Why do we smile every time a foreigner tries to speak our native language?
We smile because his/her pronunciation sounds funny to us, or am I wrong?
But today I propose to you a few Italian tongue-twisters read by some foreigners who live in Oslo, because I would like you to listen to their different accents and underline the beauty of each. That means I laugh because every accent sounds incredible to me and I don´t laugh at them, to be clear ;D!
Here we have: Me (native Italian), Cassandra (Spain), Javier (Venezuela), Alexander (England), Pam (North Carolina, USA), João (Madeira, Portugal), Gabriela (Brasil) and Gaurav (Norway). I chose the 5 languages I speak and I wanted to distinguish the Spanish from the Latin American accent, as well as the Portuguese from the Brasilian accent, to end with the English from the American accent.
Are you ready? Let´s have some fun:
Tongue-twister: “Una rara rana nera sull´arena erró una sera, una rara rana bianca
sull´arena erró un pó stanca”
Spanish from Spain-Cassandra
Cassandra pronounces a very strong “r” in “rana” and “rara” because of the Spanish tonic syllable but she doesn´t in “erró“, while in Italian when there is “double r” (/rr/) in a word, the sound is stronger. You can also notice that Cassandra “sings” when she reads, more than me ;D!
Spanish from Venezuela-Javier
Javier does the same thing as Cassandra but he also doesn´t distinguish the “b” from the “v“, because we know that both letters in Spanish have the same sound and he adds the “e” to the word “stanca“, because all the words which start with “s” in Italian, start with “es” in Spanish, so for him it is hard to pronounce the unvoiced “s“+ “c” (/sk/).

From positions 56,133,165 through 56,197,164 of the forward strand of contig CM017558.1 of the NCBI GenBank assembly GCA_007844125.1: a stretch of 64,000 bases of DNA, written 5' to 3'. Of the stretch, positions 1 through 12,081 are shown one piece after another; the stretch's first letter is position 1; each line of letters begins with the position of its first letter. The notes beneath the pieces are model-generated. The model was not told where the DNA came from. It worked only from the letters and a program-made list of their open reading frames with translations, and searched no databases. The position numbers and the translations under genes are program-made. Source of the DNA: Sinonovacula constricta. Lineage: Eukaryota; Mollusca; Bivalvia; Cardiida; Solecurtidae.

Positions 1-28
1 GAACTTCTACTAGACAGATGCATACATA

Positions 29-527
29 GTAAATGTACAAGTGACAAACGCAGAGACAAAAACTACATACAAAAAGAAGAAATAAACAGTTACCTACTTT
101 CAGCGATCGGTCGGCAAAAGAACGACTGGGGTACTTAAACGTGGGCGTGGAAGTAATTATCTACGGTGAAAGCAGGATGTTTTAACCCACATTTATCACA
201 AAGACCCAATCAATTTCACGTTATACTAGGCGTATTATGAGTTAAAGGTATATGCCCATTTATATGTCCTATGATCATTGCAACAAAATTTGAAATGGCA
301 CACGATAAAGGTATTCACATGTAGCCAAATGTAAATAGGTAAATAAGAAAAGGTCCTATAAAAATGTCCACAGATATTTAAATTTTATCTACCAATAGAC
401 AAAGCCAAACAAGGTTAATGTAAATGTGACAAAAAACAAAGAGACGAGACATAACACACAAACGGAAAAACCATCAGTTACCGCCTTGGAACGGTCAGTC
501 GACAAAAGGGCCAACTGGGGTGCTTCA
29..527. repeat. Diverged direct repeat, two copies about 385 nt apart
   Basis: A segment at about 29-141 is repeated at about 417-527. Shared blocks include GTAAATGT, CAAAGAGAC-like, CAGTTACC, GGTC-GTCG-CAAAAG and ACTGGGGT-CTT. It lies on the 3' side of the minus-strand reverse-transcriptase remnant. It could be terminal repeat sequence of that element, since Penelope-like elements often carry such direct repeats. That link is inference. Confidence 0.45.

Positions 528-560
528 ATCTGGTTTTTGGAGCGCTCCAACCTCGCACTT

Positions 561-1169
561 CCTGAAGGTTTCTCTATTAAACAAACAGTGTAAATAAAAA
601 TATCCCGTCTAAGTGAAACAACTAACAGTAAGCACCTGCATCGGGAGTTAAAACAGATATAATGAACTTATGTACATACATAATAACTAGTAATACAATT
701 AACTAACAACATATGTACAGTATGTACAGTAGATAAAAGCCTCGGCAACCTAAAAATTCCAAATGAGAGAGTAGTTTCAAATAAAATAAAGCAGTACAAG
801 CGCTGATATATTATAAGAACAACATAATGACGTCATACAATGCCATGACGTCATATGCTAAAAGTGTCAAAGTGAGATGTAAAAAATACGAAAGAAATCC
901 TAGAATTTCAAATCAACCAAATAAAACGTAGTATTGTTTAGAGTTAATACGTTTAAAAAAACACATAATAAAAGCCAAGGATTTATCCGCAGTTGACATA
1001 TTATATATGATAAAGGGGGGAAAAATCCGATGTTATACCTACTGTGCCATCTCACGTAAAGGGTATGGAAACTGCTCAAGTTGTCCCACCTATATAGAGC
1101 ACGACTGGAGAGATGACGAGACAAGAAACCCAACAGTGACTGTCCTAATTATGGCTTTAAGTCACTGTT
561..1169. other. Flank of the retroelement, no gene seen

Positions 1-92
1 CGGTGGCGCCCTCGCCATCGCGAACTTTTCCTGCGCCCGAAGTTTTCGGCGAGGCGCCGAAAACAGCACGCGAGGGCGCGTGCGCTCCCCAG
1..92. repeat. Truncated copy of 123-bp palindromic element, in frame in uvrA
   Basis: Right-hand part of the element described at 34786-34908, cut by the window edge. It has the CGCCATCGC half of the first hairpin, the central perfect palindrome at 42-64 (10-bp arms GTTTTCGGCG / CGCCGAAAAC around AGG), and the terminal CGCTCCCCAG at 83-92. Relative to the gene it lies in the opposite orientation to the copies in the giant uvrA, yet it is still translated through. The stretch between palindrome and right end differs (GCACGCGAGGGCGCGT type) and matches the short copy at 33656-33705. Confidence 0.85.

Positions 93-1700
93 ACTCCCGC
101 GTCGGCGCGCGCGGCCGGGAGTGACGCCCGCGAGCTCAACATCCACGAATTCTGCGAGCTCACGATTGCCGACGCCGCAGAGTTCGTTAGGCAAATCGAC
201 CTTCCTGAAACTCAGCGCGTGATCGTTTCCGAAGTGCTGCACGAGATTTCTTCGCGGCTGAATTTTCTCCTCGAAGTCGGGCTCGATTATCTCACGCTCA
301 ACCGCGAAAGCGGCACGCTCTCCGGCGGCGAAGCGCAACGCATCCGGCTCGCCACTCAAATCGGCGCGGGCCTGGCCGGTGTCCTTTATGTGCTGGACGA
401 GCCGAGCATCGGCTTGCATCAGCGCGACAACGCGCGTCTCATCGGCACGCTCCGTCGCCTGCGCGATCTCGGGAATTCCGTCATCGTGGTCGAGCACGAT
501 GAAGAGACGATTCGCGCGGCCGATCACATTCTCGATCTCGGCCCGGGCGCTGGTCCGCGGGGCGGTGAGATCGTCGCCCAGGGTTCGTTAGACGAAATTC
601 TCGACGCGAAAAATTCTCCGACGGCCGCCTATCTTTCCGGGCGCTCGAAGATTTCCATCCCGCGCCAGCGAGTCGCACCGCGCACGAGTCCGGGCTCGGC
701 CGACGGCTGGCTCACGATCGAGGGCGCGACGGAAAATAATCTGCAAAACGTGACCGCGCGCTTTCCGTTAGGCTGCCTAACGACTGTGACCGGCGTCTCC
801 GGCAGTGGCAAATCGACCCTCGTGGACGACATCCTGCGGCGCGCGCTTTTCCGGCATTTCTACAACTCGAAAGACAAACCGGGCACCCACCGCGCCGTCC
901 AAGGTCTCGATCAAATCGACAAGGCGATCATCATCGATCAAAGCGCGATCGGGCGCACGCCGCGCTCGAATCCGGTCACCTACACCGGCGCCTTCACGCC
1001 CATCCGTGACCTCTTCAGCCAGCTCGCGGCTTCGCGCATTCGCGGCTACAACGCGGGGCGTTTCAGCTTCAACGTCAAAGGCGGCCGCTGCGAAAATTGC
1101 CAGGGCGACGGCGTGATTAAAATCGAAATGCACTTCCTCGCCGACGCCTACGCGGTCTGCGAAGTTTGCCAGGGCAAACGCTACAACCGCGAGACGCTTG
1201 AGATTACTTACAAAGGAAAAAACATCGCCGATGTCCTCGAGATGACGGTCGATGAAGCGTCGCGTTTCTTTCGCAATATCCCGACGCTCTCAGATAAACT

English from England-Alexander
Alexander has difficulties to read the first “sull´arena” because he can´t distinguish the “l” from the “r” but he doesn´t in the second one. He also doesn´t read the word “erró” with the accent on the “ó“, and he has a light English accent.
For Pam I have another tongue-twister which underlines that in each language we have different sounds, here we go: “Tre trecce intrecciate tracciarono un tracciato intrecciando le tre trecce intrecciate”
English from USA-Pam
It is very hard for her to read the consonant cluster “tr-“, as we know in English the letter “r” has a completely different phonetic than in Italian, she also reads the double “c“, in this case “-cce” (/tʃɛ/) “-ccia“(/tʃia/) in a lighter way. To end it is curious to notice that Pam reads “tracciato” following the English phonetic for the first vocal “a” (/ei/), so she says “treicciato“.
Portuguese from Portugal-João
We go back to the first tongue-twister:
João reads the words “rana“, “rara” and “erró” with the French r and his pronunciation is pretty nasal.
Portuguese from Brasil-Gabriela
She has a very soft “r” and as João she also has a nasal pronunciation.
For Gaurav I have a third tongue-twister: “Sessantasei sassolini assetati e sassosi si assetarono ad Assisi”
He reads like Gabriela with a nasal pronunciation and with a soft “s“; if you notice his “a” in each word, which contains this vocal, is closed. In fact in Norwegian the “a” is closed. He also has difficulty to read the word “assetarono“, because in this case and according to the Norwegian grammar, the “a” should be long.
I hope you had fun reading and listening to this article and of course I hope you liked it!
I thank all my friends who helped me working with this post and gave me the permission to publish his/her voice. Isn´t it cool?